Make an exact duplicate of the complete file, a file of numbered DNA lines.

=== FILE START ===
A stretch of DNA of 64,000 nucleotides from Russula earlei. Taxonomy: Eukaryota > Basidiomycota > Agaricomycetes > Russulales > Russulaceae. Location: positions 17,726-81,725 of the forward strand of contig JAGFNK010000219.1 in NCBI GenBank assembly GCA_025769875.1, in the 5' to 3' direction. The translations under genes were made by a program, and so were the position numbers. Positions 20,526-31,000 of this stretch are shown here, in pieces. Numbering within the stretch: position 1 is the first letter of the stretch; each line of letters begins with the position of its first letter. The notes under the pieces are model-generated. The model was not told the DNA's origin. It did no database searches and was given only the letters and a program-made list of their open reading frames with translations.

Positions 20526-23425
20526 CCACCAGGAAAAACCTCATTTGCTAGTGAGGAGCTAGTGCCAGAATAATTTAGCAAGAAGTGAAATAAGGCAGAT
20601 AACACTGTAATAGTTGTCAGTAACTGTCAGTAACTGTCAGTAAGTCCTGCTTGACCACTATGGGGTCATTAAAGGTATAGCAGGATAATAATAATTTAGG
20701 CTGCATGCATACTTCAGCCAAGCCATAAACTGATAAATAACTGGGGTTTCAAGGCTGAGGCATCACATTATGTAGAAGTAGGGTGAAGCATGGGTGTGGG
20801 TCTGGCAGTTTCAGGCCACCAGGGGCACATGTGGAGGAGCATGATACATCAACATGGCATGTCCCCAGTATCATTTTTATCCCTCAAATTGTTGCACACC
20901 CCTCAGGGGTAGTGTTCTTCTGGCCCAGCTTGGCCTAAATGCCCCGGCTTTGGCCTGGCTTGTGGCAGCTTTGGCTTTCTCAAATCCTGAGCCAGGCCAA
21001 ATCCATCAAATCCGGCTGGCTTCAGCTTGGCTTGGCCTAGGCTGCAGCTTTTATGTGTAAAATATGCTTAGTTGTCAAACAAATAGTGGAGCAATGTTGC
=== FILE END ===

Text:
A stretch of DNA of 64,000 nucleotides from Russula earlei. Taxonomy: Eukaryota > Basidiomycota > Agaricomycetes > Russulales > Russulaceae. Location: positions 17,726-81,725 of the forward strand of contig JAGFNK010000219.1 in NCBI GenBank assembly GCA_025769875.1, in the 5' to 3' direction. The translations under genes were made by a program, and so were the position numbers. Positions 20,526-31,000 of this stretch are shown here, in pieces. Numbering within the stretch: position 1 is the first letter of the stretch; each line of letters begins with the position of its first letter. The notes under the pieces are model-generated. The model was not told the DNA's origin. It did no database searches and was given only the letters and a program-made list of their open reading frames with translations.

Positions 20526-23425
20526 CCACCAGGAAAAACCTCATTTGCTAGTGAGGAGCTAGTGCCAGAATAATTTAGCAAGAAGTGAAATAAGGCAGAT
20601 AACACTGTAATAGTTGTCAGTAACTGTCAGTAACTGTCAGTAAGTCCTGCTTGACCACTATGGGGTCATTAAAGGTATAGCAGGATAATAATAATTTAGG
20701 CTGCATGCATACTTCAGCCAAGCCATAAACTGATAAATAACTGGGGTTTCAAGGCTGAGGCATCACATTATGTAGAAGTAGGGTGAAGCATGGGTGTGGG
20801 TCTGGCAGTTTCAGGCCACCAGGGGCACATGTGGAGGAGCATGATACATCAACATGGCATGTCCCCAGTATCATTTTTATCCCTCAAATTGTTGCACACC
20901 CCTCAGGGGTAGTGTTCTTCTGGCCCAGCTTGGCCTAAATGCCCCGGCTTTGGCCTGGCTTGTGGCAGCTTTGGCTTTCTCAAATCCTGAGCCAGGCCAA
21001 ATCCATCAAATCCGGCTGGCTTCAGCTTGGCTTGGCCTAGGCTGCAGCTTTTATGTGTAAAATATGCTTAGTTGTCAAACAAATAGTGGAGCAATGTTGC